What Remote Work Can Teach Us About Keeping In-Office Employees Engaged

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Nearly a third of all workers would rather take a pay cut than return to their office. This tells us a couple of things. First, it turns out employees really enjoy working from home, which suggests companies have succeeded in creating positive experiences for their dispersed workers. Second, it reveals opportunities for organizations to reimagine how they approach in-office engagement, for that day when employees finally go back into the office.

At Wisetail, we recently conducted a survey of 2,000 people (a mix of remote employees and people in traditional offices) where we asked them to share their thoughts on a number of different work issues. One of the key findings was that about 60 percent of remote workers feel like they are a priority at their company, and more than half of all workers agree that remote work options should be available to everyone. Remote workers also said they felt engaged and included and were given opportunities to experience community and connection at work. For example, about 60 percent of remote employees said they were able to chat with their CEO while being onboarded.

In the face of adversity, business leaders didn’t turn their backs on remote employees. Folks who weren’t in the office still felt valued by their employers — no easy feat, but certainly worthwhile. It turns out it’s possible to create strong communities within remote organizations, and the companies that responded to remote workers’ calls for community will come out of this pandemic stronger and more resilient.

However, there’s another side to this coin. Our study found that in-office employees didn’t feel their companies had done much in the last year to improve employee engagement. Less than half of in-office workers believe they are a priority to the company, and just 48 percent of in-office employees were able to meet with their CEOs while being onboarded — 12 percent less than their virtual counterparts.

For most companies, employees will eventually return to their offices in some capacity. With this in mind, organizations should think about how they can transfer their progress with remote employee engagement into an office context. Here are some key actions to consider:

Build Digital Communities

Research shows social and collaborative interactions are key to corporate prosperity. Simply put, employees perform better when they work collectively.

Before 2020, many companies — and even employee engagement experts — were skeptical about the possibility of creating meaningful relationships between employees on distributed teams. Over the past year, however, we’ve seen this simply isn’t the case.

Virtual engagement tools have played a key role in keeping employees engaged with their employers and with one another when working remotely. By creating opportunities for collaboration, socialization, and communal learning, these platforms can fortify an organization’s culture whether employees are working in the office or at home.

Provide Opportunities to Connect From Anywhere

Keeping with the theme of digital engagement, companies can also encourage staff members to communicate on internal message boards and communication apps. It doesn’t have to be all business; give employees space to talk about what’s going on in their personal lives as well. After all, people with a best friend at work are seven times more likely to be engaged and productive. Encouraging strong connections between employees is a good business practice.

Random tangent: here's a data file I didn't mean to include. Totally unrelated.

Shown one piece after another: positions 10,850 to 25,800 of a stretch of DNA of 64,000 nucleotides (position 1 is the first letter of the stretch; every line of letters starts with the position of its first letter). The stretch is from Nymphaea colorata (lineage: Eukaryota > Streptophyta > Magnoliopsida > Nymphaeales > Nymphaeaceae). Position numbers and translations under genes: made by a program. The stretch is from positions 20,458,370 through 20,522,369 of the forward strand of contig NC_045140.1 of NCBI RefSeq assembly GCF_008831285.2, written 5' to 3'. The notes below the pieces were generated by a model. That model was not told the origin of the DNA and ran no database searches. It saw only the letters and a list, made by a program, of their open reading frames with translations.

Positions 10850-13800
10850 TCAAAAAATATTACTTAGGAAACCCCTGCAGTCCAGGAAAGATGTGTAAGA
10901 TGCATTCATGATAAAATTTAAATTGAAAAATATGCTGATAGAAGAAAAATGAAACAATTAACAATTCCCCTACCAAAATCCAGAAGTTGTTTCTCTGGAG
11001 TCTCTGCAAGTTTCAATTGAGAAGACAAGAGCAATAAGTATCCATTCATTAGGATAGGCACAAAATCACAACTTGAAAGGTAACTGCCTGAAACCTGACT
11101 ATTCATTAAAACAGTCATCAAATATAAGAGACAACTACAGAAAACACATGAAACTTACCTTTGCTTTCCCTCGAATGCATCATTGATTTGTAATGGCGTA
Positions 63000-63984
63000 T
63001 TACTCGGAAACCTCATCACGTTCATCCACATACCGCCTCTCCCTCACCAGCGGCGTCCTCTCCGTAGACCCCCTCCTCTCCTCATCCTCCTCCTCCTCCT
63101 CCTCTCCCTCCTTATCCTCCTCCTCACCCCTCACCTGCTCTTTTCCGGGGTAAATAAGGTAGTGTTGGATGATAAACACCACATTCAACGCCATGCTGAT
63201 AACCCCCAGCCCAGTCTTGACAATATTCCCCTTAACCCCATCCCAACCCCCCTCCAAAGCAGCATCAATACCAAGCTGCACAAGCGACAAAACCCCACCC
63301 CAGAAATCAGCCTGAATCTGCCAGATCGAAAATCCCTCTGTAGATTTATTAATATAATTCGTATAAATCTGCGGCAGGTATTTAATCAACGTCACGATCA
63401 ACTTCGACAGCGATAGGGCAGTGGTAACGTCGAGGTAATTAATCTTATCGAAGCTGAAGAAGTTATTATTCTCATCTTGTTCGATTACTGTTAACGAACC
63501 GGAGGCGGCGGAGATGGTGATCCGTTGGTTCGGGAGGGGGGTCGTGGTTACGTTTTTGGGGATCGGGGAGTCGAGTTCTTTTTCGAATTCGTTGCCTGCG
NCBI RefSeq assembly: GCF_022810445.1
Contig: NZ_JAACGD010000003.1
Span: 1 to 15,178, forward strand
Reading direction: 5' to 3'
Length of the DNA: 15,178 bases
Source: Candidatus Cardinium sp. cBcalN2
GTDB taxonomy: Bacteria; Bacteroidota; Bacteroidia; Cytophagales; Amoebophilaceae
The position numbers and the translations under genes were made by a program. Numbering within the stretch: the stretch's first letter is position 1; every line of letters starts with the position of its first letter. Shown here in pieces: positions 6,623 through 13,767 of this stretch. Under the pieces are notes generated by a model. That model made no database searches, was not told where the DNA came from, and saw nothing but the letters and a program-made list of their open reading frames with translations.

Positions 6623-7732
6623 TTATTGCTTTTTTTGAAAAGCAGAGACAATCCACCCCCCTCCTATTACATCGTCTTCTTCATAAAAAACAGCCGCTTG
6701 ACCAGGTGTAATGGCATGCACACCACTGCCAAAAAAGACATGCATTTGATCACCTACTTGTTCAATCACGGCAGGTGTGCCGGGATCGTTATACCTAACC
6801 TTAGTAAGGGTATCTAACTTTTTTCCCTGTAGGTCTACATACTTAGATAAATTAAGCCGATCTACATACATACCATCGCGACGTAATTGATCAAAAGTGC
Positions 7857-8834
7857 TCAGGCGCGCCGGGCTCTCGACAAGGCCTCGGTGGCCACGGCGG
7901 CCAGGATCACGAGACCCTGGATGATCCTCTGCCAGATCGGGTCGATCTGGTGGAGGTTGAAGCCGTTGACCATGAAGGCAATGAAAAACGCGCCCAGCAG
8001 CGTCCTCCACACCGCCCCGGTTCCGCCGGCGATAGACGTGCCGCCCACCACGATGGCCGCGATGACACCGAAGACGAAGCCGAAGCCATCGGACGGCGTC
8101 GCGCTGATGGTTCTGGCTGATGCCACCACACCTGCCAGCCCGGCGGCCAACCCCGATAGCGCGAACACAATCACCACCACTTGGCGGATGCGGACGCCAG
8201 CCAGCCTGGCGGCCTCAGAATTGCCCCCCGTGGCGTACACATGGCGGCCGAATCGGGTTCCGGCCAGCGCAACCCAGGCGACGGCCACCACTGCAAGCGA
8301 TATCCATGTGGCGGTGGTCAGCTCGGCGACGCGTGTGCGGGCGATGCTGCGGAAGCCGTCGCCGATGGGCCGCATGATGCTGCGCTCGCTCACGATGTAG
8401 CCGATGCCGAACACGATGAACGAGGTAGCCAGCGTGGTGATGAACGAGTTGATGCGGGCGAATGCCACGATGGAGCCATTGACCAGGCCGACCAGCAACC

As Zoom happy hours and virtual game nights have proven, friendships can be cultivated regardless of location. And there’s no reason those types of connections must be confined to remote workers. Employers can give their employees just as many opportunities to create meaningful relationships in the office, too.

Take Advantage of Training

Learning and development opportunities are a valuable chance to strengthen the bonds between the company and its employees and between employees themselves. Whether onboarding new hires or providing training for existing employees, organizations can make learning a more engaging process by tailoring programs to employees’ roles and including interactive elements.

For example, social gamification can encourage employees to invest more in both their training and their relationships with one another. Gamified learning encourages healthy competition, which builds camaraderie while fostering more buy-in from staff.

Open the Digital Dialogue

The importance of staying in constant dialogue with employees has become crystal clear over the past year. Most companies today understand that feedback isn’t a one-way street anymore. Moving forward, our people strategies should make two-way communication between the company and its employees a priority. This means investing in tools that facilitate the flow of information between employees and organizations. This will allow all parties to stay ahead of changes, persevere through tough times, and continuously foster trust in one another.

As more and more of us receive our vaccines and prepare to enter the office again, we should bring with us the lessons we learned from our time working remotely. By creating community through digital tools, encouraging meaningful relationships, and prioritizing communication, organizations will build their companies into true communities.

Ali Knapp is president of Wisetail.

By Ali Knapp